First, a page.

If you are trying a medical malpractice case, or any case with a medical element, consider bringing a Nurse Expert Witness onto your team. Nurse Expert Witnesses are generally hired by lawyers to shed light on medical documents, as well as explain nursing standards and practices to the court. Nurse Expert Witnesses are also often hired by insurance companies and medical accident prevention services.
However, it is important to note that nurse is an umbrella term, and there are several different types of nurses with different areas of expertise. If you are looking for an expert witness, it’s important to know exactly which kind of nurse you will need. Read on to learn more about the different nursing titles and what they mean.
Doctor of Nursing Practice (DNP)
A DNP is a nurse who has received the highest level of education available for practice-based training in nursing. DNP nurses are often found in positions of nursing leadership, either in a clinical setting or in a directorial role.
Because of their high levels of knowledge in medical practice, nursing standards, and health policy, DNP’s are highly sought Expert witnesses and are useful in any trial, especially those regarding health policy or patient care.
Advanced Practice Registered Nurse (APRN)
Advanced Practice Registered Nurses, aka ARPNs, have a Master’s of Science in Nursing. This level of education is required for such career paths as nurse anesthetists, clinical nurse specialists, and nurse-midwives. Other subspecialties may require more clinical experience. If you are working on a medical case with a very specific subspecialty, such as a medical malpractice midwifery case, consider an Expert Witness APRN in the same specialty.
Registered Nurse (RN)
A Registered Nurse is a licensed nursing professional with either a bachelor of science in nursing or an associate’s degree in nursing. In order to hold themselves out as an RN, they must take and pass a state exam and regularly maintain their license.
A Registered Nurse is authorized to administer medications, oversee medical equipment and monitor patients directly. They can also perform diagnostic tests and often collaborate with doctors in inpatient care, though in some states an RN can practice separately.
Certified Nursing Assistant (CNA)
Certified Nursing Assistants, or CNAs, are the vital lifeblood of any medical facility. CNAs interact directly with the patients’ basic needs, such as dressing, eating, mobility and bathroom needs, etc. CNAs can be found in medical facilities such as hospitals, rehabs, and assisted living facilities. Education requirements include a high school diploma or GED equivalent and specific nursing training.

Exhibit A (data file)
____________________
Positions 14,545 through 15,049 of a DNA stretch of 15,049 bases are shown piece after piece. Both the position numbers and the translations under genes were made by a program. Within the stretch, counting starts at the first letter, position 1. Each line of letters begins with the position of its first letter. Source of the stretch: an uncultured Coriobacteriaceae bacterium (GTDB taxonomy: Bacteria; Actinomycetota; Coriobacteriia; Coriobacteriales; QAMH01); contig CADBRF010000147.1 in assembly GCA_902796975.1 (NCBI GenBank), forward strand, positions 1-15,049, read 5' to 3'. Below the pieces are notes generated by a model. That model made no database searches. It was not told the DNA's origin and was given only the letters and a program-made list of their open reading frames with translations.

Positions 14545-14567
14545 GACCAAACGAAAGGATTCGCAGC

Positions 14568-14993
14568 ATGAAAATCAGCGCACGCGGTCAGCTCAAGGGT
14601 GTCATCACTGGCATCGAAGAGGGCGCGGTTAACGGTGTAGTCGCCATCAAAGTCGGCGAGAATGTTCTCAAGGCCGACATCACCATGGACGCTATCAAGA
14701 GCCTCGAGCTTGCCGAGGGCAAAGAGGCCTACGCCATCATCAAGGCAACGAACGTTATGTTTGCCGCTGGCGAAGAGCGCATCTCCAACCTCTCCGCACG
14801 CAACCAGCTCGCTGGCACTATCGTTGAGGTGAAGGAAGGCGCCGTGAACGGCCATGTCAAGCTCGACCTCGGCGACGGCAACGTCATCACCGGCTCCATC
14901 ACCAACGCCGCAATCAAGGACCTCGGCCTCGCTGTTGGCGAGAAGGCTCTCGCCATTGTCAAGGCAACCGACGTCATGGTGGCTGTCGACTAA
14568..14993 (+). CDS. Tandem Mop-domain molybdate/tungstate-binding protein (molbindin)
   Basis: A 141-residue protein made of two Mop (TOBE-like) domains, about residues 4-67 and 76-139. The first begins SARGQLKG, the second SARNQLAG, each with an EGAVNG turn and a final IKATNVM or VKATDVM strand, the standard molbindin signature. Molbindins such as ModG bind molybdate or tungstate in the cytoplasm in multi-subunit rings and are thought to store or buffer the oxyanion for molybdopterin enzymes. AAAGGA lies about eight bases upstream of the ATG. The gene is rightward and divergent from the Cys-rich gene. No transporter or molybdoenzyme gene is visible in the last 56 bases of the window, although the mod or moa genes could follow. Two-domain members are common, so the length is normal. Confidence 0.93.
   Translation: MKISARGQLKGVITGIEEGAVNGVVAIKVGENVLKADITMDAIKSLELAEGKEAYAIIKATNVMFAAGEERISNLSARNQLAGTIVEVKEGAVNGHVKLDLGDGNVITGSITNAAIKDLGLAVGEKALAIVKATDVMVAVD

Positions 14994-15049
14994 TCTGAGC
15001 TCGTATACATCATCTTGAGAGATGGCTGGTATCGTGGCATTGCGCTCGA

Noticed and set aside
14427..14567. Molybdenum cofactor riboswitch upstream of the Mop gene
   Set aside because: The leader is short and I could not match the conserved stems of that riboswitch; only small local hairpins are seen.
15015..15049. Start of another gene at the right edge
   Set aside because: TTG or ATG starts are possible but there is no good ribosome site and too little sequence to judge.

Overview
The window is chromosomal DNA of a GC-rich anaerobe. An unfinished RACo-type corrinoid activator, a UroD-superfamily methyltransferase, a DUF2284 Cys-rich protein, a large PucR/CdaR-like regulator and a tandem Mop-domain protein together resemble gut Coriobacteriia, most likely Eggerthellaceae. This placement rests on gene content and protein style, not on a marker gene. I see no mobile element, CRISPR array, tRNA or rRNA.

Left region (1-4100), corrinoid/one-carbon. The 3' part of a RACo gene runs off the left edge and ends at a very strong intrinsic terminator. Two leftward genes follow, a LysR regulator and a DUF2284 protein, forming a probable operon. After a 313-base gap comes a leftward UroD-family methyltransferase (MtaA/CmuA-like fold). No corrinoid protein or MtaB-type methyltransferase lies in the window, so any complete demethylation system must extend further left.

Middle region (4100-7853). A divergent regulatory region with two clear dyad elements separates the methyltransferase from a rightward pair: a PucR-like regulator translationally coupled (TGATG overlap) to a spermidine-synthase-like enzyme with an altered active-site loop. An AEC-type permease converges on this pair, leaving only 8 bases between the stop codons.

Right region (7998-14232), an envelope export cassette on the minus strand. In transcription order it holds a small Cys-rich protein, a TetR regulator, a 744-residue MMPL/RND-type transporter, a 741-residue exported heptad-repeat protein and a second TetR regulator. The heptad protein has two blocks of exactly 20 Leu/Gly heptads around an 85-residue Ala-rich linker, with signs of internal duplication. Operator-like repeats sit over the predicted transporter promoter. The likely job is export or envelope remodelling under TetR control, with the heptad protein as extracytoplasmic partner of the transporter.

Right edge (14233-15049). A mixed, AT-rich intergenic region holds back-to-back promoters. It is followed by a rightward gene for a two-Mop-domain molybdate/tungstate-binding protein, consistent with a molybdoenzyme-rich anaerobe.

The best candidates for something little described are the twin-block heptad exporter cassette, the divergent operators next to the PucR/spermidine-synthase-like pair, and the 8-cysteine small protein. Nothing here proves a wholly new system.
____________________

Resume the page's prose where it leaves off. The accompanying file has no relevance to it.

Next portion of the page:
Licensed Practical Nurse (LPN)
Licensed Practical Nurses, or LPNs, attend community college or technical school nursing courses and are licensed to perform such tasks as changing bandages and blood pressure tests. These front-line workers interact directly with the patients everywhere from doctors’ offices to hospitals.
Which Type of Nurse Expert Witness is Right For You?
Now that you know the variety of nursing credentials and their places in healthcare, you are placed with the daunting task of picking one for your case. The type of expert witness you need, and their required credentials, depends entirely on what kind of case you are trying.
For example, if you are trying a case where a hospital is being sued over a perceived error in the standard of care during the administration of anesthesia, then it would likely be best to find an Advanced Practice Registered Nurse (APRN) with a subspecialty in anesthetists and lots of clinical experience. They will be able to review the situation from the perspective of an expert, and explain the process in layman’s terms to the court.
If the case in question has more to do with a medical facility’s healthcare policies or standards of care, it would be better to find a Doctor of Nursing Practice (DNP) who has a lot of nursing leadership and directing experience. They will be able to shed light on standard hospital policies and healthcare laws.
Why Choose Legal Medical Consulting for your Dallas, TX Nurse Expert Witness?
If you are in need of a Legal Expert Witness, look no further than Dr. McNew (DNP) and his team at Legal Medical Consulting. With over 34 years of experience in both clinical settings and in director positions, Legal Medical Consulting has the knowledge you need to win your case. If you are considering a nurse expert witness for your trial, give us a call or check out our website and see what we can do to help you.